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    Remind me. We'll send him a red cap and a Speedo.

  17. #4917
    Join Date
    Jan 2008
    Location
    BC to CO
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    Quote Originally Posted by bagtagley View Post
    This stuff? Not in stock anywhere.
    Yep that stuff, and yep not in stock.
    Take a small ziplock to your local shop and ask for a small dollop of it, it will last you forever.
    Last edited by Dee Hubbs; 06-13-2021 at 08:35 AM.

  18. #4918
    Join Date
    Mar 2006
    Location
    SLC
    Posts
    389
    Quote Originally Posted by Dee Hubbs View Post
    Yep that stuff, and yep not in stock.
    Take a small ziplock to your local shop and ask for a small dollop of it, it will last you forever.
    If anyone in the SLC area needs some, I have a small tub of it.

  19. #4919
    Join Date
    Mar 2008
    Location
    northern BC
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    yeah its always red rust in failing spragg clutches even in printers that had just sat on an office desk
    Lee Lau - xxx-er is the laziest Asian canuck I know

  20. #4920
    Join Date
    Feb 2012
    Posts
    416
    Is there truly no substitute for that grease? It's not like Shimano makes grease, they buy it from some outfit that makes industrial lubricants. And I doubt they would develop a clutch system that also required a new lubricant to be invented just to make it work, that seems pretty dumb to this guy.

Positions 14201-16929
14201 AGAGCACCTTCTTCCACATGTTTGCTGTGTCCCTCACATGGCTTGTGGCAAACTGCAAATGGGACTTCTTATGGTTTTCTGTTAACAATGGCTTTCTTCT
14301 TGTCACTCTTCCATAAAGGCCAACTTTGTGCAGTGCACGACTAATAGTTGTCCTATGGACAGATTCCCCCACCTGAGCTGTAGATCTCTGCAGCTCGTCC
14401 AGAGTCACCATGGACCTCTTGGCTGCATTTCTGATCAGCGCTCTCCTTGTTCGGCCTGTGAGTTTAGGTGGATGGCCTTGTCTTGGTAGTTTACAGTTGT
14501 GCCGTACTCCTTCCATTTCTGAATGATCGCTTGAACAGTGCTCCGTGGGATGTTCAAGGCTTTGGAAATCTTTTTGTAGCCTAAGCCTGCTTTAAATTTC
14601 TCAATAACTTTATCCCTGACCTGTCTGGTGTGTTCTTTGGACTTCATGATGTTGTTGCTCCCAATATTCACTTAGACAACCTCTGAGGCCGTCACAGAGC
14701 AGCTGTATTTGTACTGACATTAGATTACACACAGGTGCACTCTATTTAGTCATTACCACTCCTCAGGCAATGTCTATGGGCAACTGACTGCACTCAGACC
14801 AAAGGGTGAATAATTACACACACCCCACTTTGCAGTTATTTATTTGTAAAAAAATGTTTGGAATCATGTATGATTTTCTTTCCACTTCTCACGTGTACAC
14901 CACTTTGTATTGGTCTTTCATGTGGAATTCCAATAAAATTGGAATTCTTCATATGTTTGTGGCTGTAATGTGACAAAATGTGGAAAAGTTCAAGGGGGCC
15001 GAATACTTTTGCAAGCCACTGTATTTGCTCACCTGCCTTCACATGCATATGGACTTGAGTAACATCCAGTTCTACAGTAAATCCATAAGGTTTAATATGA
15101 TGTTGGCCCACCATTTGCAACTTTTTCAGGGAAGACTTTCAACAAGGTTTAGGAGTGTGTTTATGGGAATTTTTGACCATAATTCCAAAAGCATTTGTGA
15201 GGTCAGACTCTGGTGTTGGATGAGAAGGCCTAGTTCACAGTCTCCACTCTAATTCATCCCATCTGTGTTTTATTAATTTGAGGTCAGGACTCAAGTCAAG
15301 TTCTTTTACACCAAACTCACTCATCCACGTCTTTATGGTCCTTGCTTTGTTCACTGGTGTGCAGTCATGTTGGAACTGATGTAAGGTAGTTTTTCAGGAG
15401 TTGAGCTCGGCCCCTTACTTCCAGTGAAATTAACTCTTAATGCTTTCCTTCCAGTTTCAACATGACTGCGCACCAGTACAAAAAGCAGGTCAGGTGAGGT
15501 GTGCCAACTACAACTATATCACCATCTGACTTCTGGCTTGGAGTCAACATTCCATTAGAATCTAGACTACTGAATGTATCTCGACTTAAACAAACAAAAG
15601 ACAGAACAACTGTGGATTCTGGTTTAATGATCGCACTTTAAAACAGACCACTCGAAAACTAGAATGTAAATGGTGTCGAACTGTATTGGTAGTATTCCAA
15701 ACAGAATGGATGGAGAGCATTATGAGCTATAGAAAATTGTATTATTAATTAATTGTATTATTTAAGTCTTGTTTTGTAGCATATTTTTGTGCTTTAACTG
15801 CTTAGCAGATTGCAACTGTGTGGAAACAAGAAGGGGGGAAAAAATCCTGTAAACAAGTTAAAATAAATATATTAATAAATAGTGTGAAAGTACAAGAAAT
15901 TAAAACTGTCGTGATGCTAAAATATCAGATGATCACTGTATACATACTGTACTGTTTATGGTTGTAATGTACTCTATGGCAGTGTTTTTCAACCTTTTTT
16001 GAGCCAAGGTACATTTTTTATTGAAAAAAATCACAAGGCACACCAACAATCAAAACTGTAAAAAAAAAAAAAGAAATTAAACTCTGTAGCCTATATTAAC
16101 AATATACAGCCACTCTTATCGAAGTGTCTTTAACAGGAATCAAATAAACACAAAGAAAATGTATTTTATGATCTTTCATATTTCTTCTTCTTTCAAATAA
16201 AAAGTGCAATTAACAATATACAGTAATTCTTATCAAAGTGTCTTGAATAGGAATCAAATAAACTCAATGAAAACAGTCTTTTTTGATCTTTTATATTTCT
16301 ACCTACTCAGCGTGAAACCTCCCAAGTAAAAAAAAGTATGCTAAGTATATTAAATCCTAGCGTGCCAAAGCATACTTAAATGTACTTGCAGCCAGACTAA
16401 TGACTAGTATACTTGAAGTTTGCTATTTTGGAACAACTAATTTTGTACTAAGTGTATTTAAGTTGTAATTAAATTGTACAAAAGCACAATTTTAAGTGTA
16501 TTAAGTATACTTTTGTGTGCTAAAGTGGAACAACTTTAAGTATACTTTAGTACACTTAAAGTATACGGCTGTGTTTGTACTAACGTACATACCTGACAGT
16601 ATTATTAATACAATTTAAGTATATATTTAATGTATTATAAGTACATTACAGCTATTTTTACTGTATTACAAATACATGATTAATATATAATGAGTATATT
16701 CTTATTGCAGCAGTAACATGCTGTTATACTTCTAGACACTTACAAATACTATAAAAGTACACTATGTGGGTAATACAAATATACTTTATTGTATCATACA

21. #4921
    Join Date
    Mar 2008
    Location
    northern BC
    Posts
    24,254
    One could read the specs and see what type of grease it is
    Lee Lau - xxx-er is the laziest Asian canuck I know

  22. #4922
    Join Date
    Jan 2008
    Location
    BC to CO
    Posts
    3,509
    Originally they spec'd Shimano Internal Hub Grease Y04120800, and then they changed the spec to Shimano Grease for Shadow RD+ Rear Derailleur Y04121000.
    The original Internal Hub Grease is in stock in most places on line.

  23. #4923
    Join Date
    Nov 2011
    Posts
    1,817
    My rear dropouts have these rear facing threaded holes. What are they for? Bike is a litespeed t5g.

  24. #4924
    Join Date
    Nov 2005
    Location
    Down In A Hole, Up in the Sky
    Posts
    30,473
    Drillium
    Forum Cross Pollinator

  25. #4925
    Join Date
    Apr 2004
    Location
    Southeast New York
    Posts
    8,582
    Well now there's an expert answer. Take that one to the bank.